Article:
"Encumbering the General Fund with yet another expensive obligation is unwise until the supervisors have approved a long-term plan to address the ongoing crisis concerning the repair and maintenance of county roads," the press release states.
The detention center and probation facility being considered by the county would cost $65 million, financed mostly by state funds. But it would require about $10 million each year to operate, and Save Our Sonoma Roads says that money should be spent improving local roadways instead.
In 2011, the Bay Area Metropolitan Transportation Commission ranked Sonoma County roads second-worst in the region, and Healdsburg's fell into the "fair" category. Sonoma County roads received a Pavement Condition Index of 45 out of 100, while Healdsburg received a 63 out of 100.
The full statement from Save Our Sonoma Roads follows:
Save Our Sonoma Roads (SOSroads) cautions the Sonoma County Board of Supervisors against approving the Community Corrections Center as proposed by Sonoma County law enforcement officials.
Law enforcement estimates that running the Community Corrections Center will cost an additional $11.5 million of general funds each year when it opens. Such estimates are always lower than actual costs.
Encumbering the General Fund with yet another expensive obligation is unwise until the supervisors have approved a long-term plan to address the ongoing crisis concerning the repair and maintenance of county roads. A draft plan is expected later this year.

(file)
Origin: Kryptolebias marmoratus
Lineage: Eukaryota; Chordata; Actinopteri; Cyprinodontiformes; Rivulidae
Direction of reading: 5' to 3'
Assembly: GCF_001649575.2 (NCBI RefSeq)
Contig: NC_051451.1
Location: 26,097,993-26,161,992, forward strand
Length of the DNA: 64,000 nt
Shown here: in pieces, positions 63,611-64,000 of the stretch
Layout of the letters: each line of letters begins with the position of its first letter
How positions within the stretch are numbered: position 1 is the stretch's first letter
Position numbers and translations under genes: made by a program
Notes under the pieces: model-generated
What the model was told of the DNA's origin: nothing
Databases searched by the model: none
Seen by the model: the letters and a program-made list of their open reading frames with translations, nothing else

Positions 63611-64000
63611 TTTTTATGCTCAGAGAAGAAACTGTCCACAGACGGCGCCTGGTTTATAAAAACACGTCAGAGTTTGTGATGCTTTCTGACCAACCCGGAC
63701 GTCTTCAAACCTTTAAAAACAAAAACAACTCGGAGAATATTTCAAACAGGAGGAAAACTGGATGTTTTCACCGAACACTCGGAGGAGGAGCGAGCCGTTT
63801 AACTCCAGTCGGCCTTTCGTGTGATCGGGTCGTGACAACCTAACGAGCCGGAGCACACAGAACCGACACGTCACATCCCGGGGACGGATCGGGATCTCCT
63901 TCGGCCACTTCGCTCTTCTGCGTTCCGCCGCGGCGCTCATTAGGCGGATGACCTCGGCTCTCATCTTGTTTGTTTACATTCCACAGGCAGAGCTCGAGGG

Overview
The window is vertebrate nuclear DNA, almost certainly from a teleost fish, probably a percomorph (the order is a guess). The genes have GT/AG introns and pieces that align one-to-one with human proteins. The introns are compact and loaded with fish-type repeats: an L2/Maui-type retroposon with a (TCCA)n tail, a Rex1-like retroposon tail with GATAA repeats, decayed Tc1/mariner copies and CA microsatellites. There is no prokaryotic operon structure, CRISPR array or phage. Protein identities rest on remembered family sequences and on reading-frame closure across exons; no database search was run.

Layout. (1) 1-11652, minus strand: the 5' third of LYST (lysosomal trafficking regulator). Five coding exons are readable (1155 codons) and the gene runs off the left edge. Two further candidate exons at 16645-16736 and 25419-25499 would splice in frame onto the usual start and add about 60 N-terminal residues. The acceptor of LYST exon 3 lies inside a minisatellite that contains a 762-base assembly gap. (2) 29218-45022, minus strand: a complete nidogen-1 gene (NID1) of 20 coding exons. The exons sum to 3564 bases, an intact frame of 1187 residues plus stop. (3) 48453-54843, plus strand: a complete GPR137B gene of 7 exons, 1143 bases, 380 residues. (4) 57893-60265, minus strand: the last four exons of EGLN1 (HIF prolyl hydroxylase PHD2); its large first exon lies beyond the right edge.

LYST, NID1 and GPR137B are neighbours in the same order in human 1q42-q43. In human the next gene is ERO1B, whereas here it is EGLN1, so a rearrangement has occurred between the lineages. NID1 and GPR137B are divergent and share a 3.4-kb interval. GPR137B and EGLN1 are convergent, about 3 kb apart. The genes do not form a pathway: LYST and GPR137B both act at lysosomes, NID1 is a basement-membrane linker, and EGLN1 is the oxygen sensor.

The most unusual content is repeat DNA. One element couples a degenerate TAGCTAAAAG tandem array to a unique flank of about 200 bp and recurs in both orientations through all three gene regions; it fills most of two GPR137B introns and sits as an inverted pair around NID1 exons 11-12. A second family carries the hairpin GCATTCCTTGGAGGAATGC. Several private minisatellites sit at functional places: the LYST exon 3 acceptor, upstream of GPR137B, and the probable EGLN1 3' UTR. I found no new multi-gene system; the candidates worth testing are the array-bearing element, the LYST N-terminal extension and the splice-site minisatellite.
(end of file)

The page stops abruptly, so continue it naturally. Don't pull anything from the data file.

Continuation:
In June 2012 the board of supervisors concluded that 53% of county roads need reconstruction and 751 of Sonoma County’s 1,283 road miles are failed or in poor condition. Roads conditions were exacerbated by decisions that reduced funding by two-thirds, adjusted for inflation, from 1990 levels. While SOSroads congratulates the county for recent decisions to bolster funding and for improving 67 miles of county roads (5% of the system) there is no plan for such improvements to continue.
SOSroads believes that the level of support from the county’s General Fund should be remain at least at the $15 million level of the past two fiscal years. The descent of our county roads toward primitive dirt and gravel conditions can be attributed to a cumulative decline of $120 million in county funding from 1990 to 2011.
San Joaquin County, which is burdened with Stockton’s bankruptcy problems, has declined to build a similar facility. Perhaps San Joaquin County achieves a pavement condition index of 65 for its county roads (Sonoma County’s PCI is in the low 40s and among the worst in California) because its supervisors are more disciplined in setting funding priorities.
It has been suggested that the public will need to approve new taxes to solve our road problems. If General Funds now spent on roads are diverted to an expensive new Community Corrections Center, the public may lose confidence that the supervisors are serious about addressing the road issue. Perhaps it is time to redirect the conversation and ask the public if it wishes to raise taxes to support a new corrections center.
SOSroads.org is an all-volunteer Sonoma County-wide citizens’ group formed to advocate for an improved allocation of public funds to roads. Learn more about Sonoma County roads at SOSroads.org.